I'm used to trying to create an exact likeness of my subject. Always with an end goal, an expectation in mind. Kind of stifles the creative process, doesn't it?
Enter Blane, a good friend of mine and entrepreneur. He was in a rut. He needed an outlet for a recent burst of creative energy. But he never really explored art other than as a spectator. I agreed to help him learn how to be a creator. We took these huge sheets of watercolor paper that I had. For subject matter, I took the skull of a buck and placed it on the kitchen table. I told him to draw, but he couldn't look down or care about the end result. I just wanted him to make a mark on that pristine white sheet without any fear.
I set the timer to ten minutes and joined him in the exercise. Why not. I needed to loosen up, too. We each sipped a little bourbon, and picked at a plate of sardines and crackers. I forget what kind of music was playing. Probably funk, or some Norwegian folk singer. It might have been Moddi.
Rebokk was still around. Old skinny cat checking us out. And it was February. Cold and the damp of the Jersey shore made the cold stick to your bones. For ten minutes, we were going to draw, and we weren't allowed to look and we weren't allowed to care. Those were the rules.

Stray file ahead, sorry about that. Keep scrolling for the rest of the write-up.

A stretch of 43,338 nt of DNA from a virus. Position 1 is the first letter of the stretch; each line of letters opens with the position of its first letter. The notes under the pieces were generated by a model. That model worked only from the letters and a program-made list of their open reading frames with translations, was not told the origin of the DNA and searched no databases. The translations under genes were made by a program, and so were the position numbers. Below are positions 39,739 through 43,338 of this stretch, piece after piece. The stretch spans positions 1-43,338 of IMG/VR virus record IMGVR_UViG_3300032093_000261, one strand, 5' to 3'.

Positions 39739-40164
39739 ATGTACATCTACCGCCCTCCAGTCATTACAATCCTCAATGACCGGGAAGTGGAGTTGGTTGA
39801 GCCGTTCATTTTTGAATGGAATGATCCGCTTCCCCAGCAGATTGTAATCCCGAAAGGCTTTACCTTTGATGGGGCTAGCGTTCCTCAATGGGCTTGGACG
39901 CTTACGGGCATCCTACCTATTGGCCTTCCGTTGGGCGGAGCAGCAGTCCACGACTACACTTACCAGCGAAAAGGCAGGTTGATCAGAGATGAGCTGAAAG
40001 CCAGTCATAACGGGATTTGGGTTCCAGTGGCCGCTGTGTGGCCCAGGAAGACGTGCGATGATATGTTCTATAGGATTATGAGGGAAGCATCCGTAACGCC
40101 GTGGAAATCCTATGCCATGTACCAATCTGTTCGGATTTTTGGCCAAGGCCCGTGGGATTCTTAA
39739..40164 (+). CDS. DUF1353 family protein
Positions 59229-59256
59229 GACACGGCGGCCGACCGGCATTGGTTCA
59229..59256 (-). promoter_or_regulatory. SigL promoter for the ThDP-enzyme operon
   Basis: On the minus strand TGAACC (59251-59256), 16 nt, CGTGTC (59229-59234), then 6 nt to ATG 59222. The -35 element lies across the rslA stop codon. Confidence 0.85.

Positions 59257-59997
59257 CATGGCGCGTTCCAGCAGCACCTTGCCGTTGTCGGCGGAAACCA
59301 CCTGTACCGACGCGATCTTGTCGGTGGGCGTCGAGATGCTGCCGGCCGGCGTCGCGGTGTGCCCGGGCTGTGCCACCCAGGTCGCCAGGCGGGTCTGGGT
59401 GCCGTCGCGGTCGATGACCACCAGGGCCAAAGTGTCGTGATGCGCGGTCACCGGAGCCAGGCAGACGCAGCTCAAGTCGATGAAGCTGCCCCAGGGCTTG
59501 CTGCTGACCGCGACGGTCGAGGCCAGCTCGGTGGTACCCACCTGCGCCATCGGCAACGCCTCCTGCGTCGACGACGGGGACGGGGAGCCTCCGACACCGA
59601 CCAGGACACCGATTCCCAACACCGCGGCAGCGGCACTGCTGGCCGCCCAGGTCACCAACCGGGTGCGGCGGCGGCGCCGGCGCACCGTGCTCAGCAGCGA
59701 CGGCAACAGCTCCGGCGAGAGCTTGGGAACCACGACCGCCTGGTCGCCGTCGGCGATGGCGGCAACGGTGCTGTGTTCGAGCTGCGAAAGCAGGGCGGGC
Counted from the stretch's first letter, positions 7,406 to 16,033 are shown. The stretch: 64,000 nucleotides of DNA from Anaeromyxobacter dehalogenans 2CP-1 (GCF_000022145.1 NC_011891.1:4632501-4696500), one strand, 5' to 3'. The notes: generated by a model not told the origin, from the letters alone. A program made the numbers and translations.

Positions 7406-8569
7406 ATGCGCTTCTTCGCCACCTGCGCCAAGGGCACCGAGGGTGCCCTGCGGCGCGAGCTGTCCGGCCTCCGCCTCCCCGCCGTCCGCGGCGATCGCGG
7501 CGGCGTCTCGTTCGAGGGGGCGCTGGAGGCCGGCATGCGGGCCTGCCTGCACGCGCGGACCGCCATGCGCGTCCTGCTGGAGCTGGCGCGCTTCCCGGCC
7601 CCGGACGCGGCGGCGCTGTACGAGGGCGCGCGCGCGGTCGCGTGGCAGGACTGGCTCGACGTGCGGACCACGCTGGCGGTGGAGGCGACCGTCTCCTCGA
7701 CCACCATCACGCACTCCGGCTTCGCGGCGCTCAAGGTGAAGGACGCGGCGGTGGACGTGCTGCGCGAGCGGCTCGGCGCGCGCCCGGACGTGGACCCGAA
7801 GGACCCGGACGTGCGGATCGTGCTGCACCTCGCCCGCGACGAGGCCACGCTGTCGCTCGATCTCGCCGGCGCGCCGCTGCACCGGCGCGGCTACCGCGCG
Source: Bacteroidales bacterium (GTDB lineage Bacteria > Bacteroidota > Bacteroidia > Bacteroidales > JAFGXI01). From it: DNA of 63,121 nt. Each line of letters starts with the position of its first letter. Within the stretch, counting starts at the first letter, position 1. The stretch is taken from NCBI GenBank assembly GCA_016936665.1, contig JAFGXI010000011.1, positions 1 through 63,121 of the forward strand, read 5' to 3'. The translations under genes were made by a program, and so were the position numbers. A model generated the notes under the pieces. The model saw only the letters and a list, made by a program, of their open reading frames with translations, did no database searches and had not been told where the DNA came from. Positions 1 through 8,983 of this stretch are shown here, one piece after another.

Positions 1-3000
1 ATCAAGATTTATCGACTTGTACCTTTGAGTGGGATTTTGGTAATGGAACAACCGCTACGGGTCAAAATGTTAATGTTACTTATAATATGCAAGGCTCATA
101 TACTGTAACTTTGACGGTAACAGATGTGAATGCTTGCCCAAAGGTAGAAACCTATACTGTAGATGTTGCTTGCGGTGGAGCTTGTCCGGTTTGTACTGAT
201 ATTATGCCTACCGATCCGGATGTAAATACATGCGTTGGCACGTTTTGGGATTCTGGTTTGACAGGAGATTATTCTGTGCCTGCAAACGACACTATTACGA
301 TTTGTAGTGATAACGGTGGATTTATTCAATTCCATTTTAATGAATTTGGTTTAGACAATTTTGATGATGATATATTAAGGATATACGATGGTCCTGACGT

What we ended up with was a mess, each mess uniquely our own. While Blane started applying swashes of deep crimson (and some glitter) to his, I studied mine for a bit, It was chaos. Lines everywhere. Distorted. Wandering. Searching. But there was also some sense to it. The more I looked, the more I saw where I had been, when my eyes were traveling across the skull and transcribed the path to paper. I took some paint. Mixed a light earth tone. A bone color. And applied it to an area of several shapes, keeping some edges raw but finding a boundary in one of the lines and keeping that defined.
What happened there was the start of this theme. I thrilled at the exploded chaos of the initial drawing combined with the slower, more methodical process of developing a likeness by pulling out selected shapes and lines. It's a process that exhilarates and scares me at the same time. I like that. There's risk. There's the unexpected. I may choose the wrong shape or line. I have to think. But every time it teaches me something. It teaches me to let go.